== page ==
In 1863, slavery was made illegal in Surinam and the Antilles. In the Dutch East Indies, this had been achieved with a little less fanfare the previous year. The Dutch were among the last to abolish slavery. After Denmark in 1803, Britain in 1834 and France in 1848, the many thousands who worked on the plantations in the Dutch West Indies were finally released.
The abolition of slavery in British Guyana in 1834 caused an upheaval among people who had little hope of release in the neighbouring district of Nickerie in Surinam. The Dutch authorities reinforced the garrison and took precautionary measures. Even so, rebellion erupted in 1837. Unrest spread to sugar, coffee and tobacco plantations elsewhere in Surinam and some people attempted to escape.
Protests were not unusual on plantations in the West Indies colonies, and they were brutally suppressed. Already in the 18th century small communities had formed in the forests of Surinam of people who had escaped and who regularly raided nearby plantations. While those who had rebelled at Nickerie in 1837 were severely punished, others were rewarded for remaining obedient. This medal was given to George of Leasowes plantation ‘for his proven loyalty to legitimate authority during the disturbances among the slaves in Nickerie’.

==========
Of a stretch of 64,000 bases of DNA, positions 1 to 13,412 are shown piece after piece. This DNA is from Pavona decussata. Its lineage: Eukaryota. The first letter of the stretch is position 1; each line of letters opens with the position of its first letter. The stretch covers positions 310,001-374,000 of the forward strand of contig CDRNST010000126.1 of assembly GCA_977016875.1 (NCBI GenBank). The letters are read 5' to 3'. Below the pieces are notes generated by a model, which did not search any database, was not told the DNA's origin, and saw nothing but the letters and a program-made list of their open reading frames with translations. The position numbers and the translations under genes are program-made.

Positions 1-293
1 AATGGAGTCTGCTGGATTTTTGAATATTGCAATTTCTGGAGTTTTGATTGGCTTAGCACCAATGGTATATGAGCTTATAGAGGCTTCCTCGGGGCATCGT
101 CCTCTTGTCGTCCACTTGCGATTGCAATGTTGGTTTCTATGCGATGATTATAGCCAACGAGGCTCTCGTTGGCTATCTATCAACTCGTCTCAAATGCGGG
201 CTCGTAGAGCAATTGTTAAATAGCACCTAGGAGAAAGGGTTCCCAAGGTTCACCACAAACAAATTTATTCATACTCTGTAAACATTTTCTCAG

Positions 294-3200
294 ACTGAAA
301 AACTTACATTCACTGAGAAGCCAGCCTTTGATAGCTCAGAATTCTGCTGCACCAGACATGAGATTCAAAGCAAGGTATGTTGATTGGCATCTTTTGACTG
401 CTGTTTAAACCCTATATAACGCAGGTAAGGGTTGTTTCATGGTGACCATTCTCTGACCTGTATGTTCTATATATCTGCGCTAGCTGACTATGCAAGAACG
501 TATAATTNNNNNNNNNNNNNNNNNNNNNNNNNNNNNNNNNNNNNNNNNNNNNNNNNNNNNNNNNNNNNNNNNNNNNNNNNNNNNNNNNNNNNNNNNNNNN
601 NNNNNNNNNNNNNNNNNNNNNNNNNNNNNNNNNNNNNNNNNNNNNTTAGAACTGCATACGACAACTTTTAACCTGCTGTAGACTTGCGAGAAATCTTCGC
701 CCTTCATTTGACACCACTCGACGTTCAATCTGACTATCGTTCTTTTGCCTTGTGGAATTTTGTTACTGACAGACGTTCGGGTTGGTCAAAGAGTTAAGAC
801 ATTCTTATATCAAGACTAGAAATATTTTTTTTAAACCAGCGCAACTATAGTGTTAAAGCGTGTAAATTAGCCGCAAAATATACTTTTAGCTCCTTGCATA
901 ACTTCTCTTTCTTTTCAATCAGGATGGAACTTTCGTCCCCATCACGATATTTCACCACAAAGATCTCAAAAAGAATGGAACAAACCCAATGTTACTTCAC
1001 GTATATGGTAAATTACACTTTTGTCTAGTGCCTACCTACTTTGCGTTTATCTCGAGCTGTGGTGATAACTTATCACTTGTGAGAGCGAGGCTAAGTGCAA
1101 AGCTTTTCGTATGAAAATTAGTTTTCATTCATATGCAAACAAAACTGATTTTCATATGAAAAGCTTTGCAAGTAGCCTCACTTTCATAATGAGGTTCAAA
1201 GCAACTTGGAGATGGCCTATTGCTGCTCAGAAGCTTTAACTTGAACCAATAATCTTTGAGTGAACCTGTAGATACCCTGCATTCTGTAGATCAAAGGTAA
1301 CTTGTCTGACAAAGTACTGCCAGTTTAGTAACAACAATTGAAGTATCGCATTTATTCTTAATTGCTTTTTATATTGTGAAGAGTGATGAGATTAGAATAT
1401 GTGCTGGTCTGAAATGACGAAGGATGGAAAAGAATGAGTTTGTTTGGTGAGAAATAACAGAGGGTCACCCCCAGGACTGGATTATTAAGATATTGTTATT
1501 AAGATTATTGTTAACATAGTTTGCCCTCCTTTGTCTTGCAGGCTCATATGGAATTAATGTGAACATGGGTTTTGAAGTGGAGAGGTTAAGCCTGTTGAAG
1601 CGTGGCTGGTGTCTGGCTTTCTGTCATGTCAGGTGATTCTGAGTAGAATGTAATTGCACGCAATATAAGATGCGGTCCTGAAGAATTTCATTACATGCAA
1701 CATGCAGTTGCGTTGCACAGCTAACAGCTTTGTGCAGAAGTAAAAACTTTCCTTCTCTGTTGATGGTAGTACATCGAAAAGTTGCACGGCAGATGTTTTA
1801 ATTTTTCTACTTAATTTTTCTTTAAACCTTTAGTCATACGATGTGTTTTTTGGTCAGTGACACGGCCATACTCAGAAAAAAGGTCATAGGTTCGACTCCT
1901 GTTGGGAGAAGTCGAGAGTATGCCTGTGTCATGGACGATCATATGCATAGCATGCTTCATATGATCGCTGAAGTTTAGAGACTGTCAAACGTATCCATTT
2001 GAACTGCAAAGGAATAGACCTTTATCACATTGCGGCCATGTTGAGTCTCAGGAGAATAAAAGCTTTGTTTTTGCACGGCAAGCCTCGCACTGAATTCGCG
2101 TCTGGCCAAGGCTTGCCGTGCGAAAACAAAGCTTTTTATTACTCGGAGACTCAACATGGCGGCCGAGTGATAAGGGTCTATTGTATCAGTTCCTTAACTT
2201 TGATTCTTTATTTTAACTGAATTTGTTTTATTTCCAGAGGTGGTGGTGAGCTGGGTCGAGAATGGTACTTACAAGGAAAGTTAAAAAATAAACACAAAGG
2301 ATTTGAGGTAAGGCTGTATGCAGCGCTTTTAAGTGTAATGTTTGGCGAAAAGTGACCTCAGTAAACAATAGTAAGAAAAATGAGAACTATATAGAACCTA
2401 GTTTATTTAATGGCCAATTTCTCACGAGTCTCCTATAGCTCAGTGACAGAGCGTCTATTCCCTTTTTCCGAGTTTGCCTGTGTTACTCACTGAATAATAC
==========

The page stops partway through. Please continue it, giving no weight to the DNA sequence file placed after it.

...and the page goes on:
Sympathy for the victims of slavery in overseas territories had increased in the Netherlands since the late 18th century. Support for the abolition of slavery in Europe’s colonies had first emerged in Britain. In 1814, the Netherlands signed an international agreement to stop the slave trade. On 1 July 1863, slavery itself was officially abolished in the main Dutch slave colony of Surinam. The effect was not immediate however. Although released from slavery, plantation workers were required to continue their former work for another ten years on contract basis. Sympathy among the Dutch lay with the slave owners, not the victims of slavery. Owners were compensated by the state: 300 guilders for each person they released.